“It’s been a lovely start to a new school term,” said Elizabeth this week. “Everyone enjoyed the break and here we are into the first real hint of winter. Cold days outside and lots of lovely, bright, cheerful, happy things happening inside.”
Some of the Casa East children began receiving new presentations this first week back.
“He’s received his first Glass Polishing presentation,” said Elizabeth, “and he was just thrilled to finally put his hands onto one of these baskets. He has continued to polish every morning since. He’s been so excited by it, and discovered some things are not made of glass and lots of things are. We have four polishing baskets. We start with Glass Polishing because the sequence of movements is not as great as the more advanced things like Silver Polishing.”
Another first presentation this week was the Montessori Binomial Cube introduced to the young boy above. Elizabeth explained why these initial presentations are so exciting for first-year Casa children:
“They have seen some of their peers working with these materials and now, finally, I get to put my hands on it, so it’s really joyful. This is him working independently of me now. I have given him the presentation, I’ve worked through it with him, and now I’ve left him to explore and work alone, and you can see that his concentration is quite complete. This will lead to a lot more work they will do building binomials and trinomials in another exercise that will come quite a bit later, things like the Decanomial Square.” (See this update from last spring for an example of the Decanomial Square).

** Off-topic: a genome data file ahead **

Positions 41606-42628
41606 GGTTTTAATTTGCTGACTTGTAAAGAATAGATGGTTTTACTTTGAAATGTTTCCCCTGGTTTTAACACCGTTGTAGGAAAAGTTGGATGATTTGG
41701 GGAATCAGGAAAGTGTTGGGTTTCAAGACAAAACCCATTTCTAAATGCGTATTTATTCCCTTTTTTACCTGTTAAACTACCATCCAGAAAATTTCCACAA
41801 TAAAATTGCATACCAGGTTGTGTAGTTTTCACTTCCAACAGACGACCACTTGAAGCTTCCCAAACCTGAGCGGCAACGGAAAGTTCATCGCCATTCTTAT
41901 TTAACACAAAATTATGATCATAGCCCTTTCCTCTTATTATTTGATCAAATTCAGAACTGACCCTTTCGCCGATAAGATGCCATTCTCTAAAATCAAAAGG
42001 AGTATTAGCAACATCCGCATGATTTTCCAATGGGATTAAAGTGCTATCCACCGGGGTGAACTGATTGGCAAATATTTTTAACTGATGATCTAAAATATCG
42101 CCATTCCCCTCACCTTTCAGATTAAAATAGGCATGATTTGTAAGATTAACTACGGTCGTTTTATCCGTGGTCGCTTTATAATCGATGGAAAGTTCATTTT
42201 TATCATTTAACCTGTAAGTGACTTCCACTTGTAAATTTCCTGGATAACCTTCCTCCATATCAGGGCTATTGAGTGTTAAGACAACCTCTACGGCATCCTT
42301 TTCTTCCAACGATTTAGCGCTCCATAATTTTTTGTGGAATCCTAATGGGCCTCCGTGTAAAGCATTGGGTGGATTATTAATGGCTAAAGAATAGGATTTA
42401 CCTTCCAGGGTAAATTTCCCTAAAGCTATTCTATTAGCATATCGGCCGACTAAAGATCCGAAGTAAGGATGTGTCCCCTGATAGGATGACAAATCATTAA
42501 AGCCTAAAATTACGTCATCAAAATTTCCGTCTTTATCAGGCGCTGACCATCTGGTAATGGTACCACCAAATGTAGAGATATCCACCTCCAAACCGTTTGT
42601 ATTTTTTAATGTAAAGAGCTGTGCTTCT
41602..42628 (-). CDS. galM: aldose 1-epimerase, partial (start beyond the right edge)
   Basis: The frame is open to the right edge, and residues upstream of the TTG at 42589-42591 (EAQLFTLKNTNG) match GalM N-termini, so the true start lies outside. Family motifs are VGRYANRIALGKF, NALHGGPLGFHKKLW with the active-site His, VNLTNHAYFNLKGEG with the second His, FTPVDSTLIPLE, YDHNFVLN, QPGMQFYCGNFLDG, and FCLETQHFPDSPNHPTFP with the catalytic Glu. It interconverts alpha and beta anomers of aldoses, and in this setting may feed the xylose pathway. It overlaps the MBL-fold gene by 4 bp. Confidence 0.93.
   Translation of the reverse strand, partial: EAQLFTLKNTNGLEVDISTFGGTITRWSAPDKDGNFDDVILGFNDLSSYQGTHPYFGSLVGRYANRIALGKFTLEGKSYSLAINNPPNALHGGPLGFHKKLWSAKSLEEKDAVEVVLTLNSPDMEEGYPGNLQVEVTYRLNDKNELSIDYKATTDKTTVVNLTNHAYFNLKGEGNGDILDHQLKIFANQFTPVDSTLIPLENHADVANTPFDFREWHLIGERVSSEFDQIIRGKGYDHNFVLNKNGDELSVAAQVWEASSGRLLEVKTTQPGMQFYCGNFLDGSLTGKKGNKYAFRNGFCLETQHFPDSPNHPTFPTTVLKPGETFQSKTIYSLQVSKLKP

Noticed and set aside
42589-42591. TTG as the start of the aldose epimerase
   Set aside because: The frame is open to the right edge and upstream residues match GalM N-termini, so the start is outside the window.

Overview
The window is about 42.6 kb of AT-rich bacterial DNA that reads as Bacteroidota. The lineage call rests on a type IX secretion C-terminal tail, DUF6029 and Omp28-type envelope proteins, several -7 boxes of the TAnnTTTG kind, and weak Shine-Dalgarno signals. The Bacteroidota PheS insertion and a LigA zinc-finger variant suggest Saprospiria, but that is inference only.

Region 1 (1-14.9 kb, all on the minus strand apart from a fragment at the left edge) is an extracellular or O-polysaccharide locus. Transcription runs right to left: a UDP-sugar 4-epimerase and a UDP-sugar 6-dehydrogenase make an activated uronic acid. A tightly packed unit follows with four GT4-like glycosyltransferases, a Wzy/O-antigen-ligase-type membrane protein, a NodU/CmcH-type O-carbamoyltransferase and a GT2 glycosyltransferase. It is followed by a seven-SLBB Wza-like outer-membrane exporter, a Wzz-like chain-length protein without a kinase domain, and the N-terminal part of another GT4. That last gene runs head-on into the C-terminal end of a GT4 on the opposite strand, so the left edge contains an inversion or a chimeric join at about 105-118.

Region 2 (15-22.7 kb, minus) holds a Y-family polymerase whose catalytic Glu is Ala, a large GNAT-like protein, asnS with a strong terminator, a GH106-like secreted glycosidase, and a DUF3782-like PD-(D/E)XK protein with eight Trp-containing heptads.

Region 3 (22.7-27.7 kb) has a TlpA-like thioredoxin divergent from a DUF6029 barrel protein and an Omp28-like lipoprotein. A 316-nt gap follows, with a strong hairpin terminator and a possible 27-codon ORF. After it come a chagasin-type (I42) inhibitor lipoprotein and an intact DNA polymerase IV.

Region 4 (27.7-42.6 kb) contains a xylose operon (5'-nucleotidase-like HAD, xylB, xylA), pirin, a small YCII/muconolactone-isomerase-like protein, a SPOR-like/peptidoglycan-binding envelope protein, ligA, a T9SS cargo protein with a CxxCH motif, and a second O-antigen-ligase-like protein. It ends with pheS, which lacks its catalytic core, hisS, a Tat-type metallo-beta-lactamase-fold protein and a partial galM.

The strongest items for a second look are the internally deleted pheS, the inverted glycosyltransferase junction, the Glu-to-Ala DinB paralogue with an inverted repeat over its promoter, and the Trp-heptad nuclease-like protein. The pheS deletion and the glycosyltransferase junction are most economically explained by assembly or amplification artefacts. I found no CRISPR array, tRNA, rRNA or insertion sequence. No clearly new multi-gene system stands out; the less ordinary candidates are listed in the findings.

You may remember an update from November where we showed you the new Montessori Ellipse Casa East’s Stef brought to the classroom. It has been a great addition to the environment that sees a lot of use.
“She’s a third-year student,” said Elizabeth, “and she just models so beautifully how to walk calmly, and now she’s carrying an object, she has the bean bag on her head, and she’s oblivious to anyone or anything else that’s happening in the room. Her concentration is complete; we’ve got gross motor movement. We talk about the need for gyms and children needing to be in gym. Really, our environments satisfy every need that we have for the child between three and six, and walking on the line is one of those examples of gross motor-controlled movement.”
Later in the week, the same girl explored some of Casa East’s familiar Montessori math materials.
“She’s working with the Teen Beads and putting them into sequence with the Hanging Bead Frame,” Elizabeth explained. Although this is not a new piece of work for her, Elizabeth points out that it is a familiar, “comforting material as she comes back into the environment after a two-week break.
“There’s also so many lovely, new presentations that take them into more advanced, complex math concepts. We have division, and several of the children, including the girl above, all working alongside each other now know that division means sharing equally, and to do that with the Golden Bead material, it’s one of the big lessons where they get to move and share out equally amongst each other. Then we take it to working individually again. We had one boy this week dividing a four digit number into a divisor of seven. It was a huge number with tons of exchanging down, and at the end of it all he was absolutely accurate. That’s the purpose of what math does in Montessori. We start with the simple and move to the complex. This week we’ve had dynamic division; we have had multiplication by huge multiplicands and multipliers, and lots of subtraction.”